We rushed him to the ER. The doctor, by coincidence or by divine intervention, knew the antidote for the drugs he took. He was then taken by life flight to the major medical center. My wife and I sat with him most of the night. When we left for a hotel the next evening, the doctors told us that he could still die and that the best we could hope for is that the liver damage would minimal to the point that he could survive until he was 40 or so before he would require a liver transplant. We prayed all night long. My wife is very demanding in her prayer. She would settle for nothing less than a complete recovery. We went back to the hospital early the next morning. We arrived before the doctors got there. The nurse look at the chart with a bit of shock. His liver testes were all normal. He recovered completely with no residual effects.

Now he is 28 years old. He has had many struggles over the years. Many so intense that we thought we might lose him again. We fought with him tooth and nail to overcome his demons. Many times we cried together, but we held on tight. The last year has been the best year so far. But we still worry from time to time. He lives on his own about an hour away. He is successful in his job and has some good friends. He calls his mother almost at least once every day and she still worries if he misses a day. I’m sure that his struggle is not over.

--Deacon Nick

Sunday, October 5, 2014

18 Seconds to Save a Life--Update


In case you happened to miss it, I started a campaign called "18 Seconds to Save a Life" as a way to commemorate my 18th birthday. I had an ambitious goal of reaching 1000 shares of the the post and my blog. I thought it was a bit too ambitious, but I asked for that special birthday present anyway.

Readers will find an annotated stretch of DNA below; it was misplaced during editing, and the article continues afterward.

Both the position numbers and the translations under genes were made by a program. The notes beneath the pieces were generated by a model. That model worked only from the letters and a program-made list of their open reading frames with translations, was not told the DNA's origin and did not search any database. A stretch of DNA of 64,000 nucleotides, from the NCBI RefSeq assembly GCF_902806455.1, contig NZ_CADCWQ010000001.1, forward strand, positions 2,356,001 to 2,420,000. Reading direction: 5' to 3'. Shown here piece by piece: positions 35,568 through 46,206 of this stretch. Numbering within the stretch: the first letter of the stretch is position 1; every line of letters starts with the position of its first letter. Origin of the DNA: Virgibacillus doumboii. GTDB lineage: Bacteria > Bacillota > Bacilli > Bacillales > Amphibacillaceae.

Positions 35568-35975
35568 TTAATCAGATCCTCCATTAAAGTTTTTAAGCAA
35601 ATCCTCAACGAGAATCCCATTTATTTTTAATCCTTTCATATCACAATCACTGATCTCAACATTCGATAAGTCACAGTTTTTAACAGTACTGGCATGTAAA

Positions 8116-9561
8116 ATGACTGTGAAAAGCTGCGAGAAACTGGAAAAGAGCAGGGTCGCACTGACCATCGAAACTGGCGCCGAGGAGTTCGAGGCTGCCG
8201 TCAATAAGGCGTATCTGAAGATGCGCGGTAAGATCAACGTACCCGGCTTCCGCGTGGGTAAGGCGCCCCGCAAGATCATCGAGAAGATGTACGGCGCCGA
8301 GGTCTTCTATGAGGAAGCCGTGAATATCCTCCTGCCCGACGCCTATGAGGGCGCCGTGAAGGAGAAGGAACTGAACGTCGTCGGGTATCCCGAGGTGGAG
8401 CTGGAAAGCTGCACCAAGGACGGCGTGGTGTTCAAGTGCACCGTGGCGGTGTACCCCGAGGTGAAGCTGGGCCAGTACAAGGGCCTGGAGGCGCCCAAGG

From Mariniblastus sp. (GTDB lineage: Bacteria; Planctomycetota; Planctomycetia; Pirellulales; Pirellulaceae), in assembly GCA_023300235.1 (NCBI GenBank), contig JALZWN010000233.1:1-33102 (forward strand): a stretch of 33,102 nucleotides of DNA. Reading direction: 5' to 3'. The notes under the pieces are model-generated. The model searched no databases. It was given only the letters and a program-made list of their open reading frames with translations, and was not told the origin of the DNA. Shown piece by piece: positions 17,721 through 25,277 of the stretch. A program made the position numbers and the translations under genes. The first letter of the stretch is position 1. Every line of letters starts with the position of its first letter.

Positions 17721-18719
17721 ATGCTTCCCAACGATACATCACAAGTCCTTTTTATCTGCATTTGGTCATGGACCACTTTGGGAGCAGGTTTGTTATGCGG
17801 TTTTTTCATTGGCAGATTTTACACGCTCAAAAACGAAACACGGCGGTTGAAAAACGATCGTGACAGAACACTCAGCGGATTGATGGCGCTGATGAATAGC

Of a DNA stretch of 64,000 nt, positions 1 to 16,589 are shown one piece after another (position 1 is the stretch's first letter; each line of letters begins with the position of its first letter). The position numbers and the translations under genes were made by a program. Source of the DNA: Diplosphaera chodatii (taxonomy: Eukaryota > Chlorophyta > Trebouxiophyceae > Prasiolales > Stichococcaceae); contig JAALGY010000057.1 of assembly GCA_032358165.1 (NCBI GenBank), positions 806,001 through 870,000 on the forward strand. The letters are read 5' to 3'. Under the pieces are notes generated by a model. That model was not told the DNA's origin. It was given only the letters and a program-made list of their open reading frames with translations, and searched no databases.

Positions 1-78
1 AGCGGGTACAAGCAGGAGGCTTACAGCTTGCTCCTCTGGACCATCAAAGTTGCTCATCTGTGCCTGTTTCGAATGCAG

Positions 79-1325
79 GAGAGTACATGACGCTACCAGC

On the morning of October 1st, my birthday, I was on the Son Rise Morning Show AND the Setting Things Right radio show. On October 3rd, Laura Rathbun from the Valley News wrote an article about my campaign to continue the momentum.

Now, it's only five days into the 18-day campaign, and we've roared passed the half-way point of my goal with over 500 shares!

Yeah, I'm in a state of shock and amazement. The love and joy people have shown in spreading the word of hope to those who have none makes me check reality. Especially when I saw that someone shared it to another page (or Facebook wall). THANK YOU ALL SO MUCH!

Also, my three videos have over 700 views combined, and the original video of my story has over 12,500 views! Just one more reason I feel abundantly blessed to have so many help me on my mission of awareness.

I can't wait to see what the next five days will bring.




Wednesday, October 1, 2014

18 Seconds to Save a Life

 
Two years ago, when I was in the depth of depression, I couldn't imagine surviving until I was 18. That seemed impossible. Yet here I am today, 18 years old and glad to be alive. Impossible, yes, but true.

I want to ask you to help me celebrate my birthday in a very special way. Will you join my "18 Seconds to Save a Life" campaign?

If you have 18 seconds a day to spare for 18 days, then this is for you. All I ask is that you take 18 seconds each day from October 1st (my birthday) to October 18th (the feast of St. Luke, my namesake) and do one--just one each day--of the following:

1. Pray for someone—by name, if you can—who is depressed or suicidal, even if it's yourself.
2. Greet someone who seems lonely or out of place around others.
3. Share my campaign through social media, email, or in person. You can use the image above to link to this post.

It really takes only 18 seconds. These videos prove it:



I'm also asking you to change your banner on your social media to spread this campaign and explode the stigma of depression: 



My goal is to reach 1,000 shares to know that we're touching lives and saving teens (and maybe not-teens, too). Your network is powerful, so use it for something good. Very good.

I'd love to hear how you spend your 18 seconds each day by leaving a comment here, on Facebook, or Google+. And add the hashtag #my18seconds so others can see how many people are sharing!

I want all teens to celebrate their 18th birthday . . . and beyond.